In order to succeed, New Orleans needs perfect execution from its quarterback and pass catchers in combination with the protection holding up just long enough. That does not happen: Book’s throw is undercut by Dolphins cornerback Nik Needham (#40), who returns the interception 28 yards for a touchdown.
Telegraphing the play is not a way to succeed against a defense as aggressive as Miami’s, and it cost the Saints on this particular play.
Of course, as with every coverage concept are also ways to counter Cover 0. The Titans, who had their way with Miami last week, showed one example to do that: they moved the pocket to disrupt any clear rushing lanes and create more space on the backside.
On the following play, Tennessee was able to take perfect advantage:
The Titans move the pocket to their right to give ex-Dolphins quarterback Ryan Tannehill (#17) some more time before working across the formation on a quick pass to running back Dontrell Hilliard (#40). Normally, Hilliard would stay in to block against the maximum pressure package, but here he simply chips his defender to move out into the flat as an additional receiver.
With nobody in coverage of him, he has considerable space to move up the field. The Titans even keep one blocker — left tackle Taylor Lewan (#77) — to serve as a lead-out man, even though Hilliard outruns him.
In general, chipping the edge players and releasing into the flat has proven a successful recipe against Cover 0 all-out pressure. It would therefore not be a surprise to see the Patriots move their tight ends or running backs out in case Miami presents such a look.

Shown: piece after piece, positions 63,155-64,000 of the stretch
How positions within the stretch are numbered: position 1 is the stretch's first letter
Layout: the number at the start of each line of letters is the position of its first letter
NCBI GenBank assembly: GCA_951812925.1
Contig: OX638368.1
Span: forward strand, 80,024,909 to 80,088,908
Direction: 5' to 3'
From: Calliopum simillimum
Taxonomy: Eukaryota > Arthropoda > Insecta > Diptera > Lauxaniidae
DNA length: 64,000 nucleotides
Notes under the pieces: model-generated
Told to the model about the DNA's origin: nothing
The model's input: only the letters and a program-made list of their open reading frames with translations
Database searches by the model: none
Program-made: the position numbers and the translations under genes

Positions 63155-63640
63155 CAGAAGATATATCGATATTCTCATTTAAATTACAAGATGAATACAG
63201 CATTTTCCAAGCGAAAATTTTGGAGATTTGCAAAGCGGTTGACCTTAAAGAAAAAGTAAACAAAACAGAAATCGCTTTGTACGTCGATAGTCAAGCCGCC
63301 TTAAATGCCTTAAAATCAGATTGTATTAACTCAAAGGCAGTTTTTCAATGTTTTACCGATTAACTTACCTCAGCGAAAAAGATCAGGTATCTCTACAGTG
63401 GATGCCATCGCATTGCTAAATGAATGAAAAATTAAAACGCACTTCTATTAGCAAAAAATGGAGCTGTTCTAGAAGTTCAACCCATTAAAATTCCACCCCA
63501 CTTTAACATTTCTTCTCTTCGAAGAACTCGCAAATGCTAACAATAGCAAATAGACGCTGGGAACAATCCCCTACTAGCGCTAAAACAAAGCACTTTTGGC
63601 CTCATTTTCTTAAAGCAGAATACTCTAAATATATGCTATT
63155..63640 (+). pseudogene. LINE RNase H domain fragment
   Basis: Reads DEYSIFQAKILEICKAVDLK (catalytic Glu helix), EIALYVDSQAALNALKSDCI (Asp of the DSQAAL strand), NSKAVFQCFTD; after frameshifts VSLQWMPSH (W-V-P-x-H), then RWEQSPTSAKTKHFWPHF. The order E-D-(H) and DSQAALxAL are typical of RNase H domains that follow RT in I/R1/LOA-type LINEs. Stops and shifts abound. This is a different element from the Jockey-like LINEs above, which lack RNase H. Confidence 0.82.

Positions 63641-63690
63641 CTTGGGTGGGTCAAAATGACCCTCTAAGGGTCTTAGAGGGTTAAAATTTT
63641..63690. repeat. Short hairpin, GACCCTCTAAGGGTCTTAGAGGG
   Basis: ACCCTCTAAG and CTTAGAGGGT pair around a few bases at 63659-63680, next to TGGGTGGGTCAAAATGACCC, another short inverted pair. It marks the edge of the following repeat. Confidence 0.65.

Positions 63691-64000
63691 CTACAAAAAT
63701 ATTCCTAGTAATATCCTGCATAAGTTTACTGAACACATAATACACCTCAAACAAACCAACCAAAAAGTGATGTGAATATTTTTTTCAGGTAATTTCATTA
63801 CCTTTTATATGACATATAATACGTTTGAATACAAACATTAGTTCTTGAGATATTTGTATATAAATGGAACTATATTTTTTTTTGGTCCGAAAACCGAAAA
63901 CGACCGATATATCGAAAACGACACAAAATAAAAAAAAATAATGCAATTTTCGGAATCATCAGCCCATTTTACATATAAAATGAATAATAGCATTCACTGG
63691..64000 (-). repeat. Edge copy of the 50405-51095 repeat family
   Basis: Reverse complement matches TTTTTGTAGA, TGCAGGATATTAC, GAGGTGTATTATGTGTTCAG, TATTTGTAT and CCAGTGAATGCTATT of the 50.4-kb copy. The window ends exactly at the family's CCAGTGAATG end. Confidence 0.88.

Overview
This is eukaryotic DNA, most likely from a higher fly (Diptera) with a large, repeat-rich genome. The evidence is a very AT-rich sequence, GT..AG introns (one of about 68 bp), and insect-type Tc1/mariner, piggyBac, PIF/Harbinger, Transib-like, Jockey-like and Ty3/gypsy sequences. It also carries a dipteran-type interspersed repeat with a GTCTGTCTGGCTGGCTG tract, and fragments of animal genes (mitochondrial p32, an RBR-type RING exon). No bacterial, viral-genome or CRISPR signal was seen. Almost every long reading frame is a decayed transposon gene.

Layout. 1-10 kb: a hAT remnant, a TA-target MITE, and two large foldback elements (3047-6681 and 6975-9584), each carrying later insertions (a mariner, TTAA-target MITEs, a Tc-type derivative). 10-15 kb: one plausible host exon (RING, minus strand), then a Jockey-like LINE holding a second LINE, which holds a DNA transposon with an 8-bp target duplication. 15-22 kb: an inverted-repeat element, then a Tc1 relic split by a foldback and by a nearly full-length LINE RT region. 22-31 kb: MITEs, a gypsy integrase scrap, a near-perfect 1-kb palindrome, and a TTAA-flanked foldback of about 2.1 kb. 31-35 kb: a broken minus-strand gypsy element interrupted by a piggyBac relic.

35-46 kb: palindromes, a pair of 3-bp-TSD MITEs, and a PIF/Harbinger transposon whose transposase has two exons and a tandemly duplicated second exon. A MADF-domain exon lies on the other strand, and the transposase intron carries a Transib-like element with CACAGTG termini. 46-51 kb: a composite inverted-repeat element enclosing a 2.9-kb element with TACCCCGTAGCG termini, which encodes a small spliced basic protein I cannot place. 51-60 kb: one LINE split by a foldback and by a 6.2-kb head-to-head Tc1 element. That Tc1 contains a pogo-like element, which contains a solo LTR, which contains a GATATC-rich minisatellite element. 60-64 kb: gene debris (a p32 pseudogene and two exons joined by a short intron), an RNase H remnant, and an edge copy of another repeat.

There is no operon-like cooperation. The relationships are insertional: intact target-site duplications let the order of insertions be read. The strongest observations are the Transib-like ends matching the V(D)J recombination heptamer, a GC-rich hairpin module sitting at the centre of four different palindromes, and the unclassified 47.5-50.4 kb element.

Cover 0 is not the only way the Dolphins create pressure, though, something Patriots head coach Bill Belichick pointed out earlier this week.
“They can bring pressure, but they can also not bring pressure,” Belichick said. “We’ve played games against them where the game was almost exclusively three-man rush and we’ve played games and seen games, like the Baltimore game this year, where they bring in max pressure in the ballpark of, call it, 20 times. Then, we’ve seen them in between, where it’s a little bit of this, a little bit of that, some blitz-zone, some blitz-man, some man-to-man, some zone.”
They used various pressure calls against the Titans as well, including the following five-man rush that led to a Jerome Baker (#55) sack against Tannehill:
Miami is in a Cover 1 look with six players as potential rushers on the line of scrimmage. Only five of them ending up attacking the pocket, but with Tennessee sliding its protection to the right to account for a potential overload blitz Baker finds a one-on-one against the running back. He overpowers him and finds his way into the backfield for a sack.
Protection, communication and individual performance will all be key to finding success against as blitz-heavy a team as the Dolphins. Still, Belichick pointed out that his team needs to be ready for everything.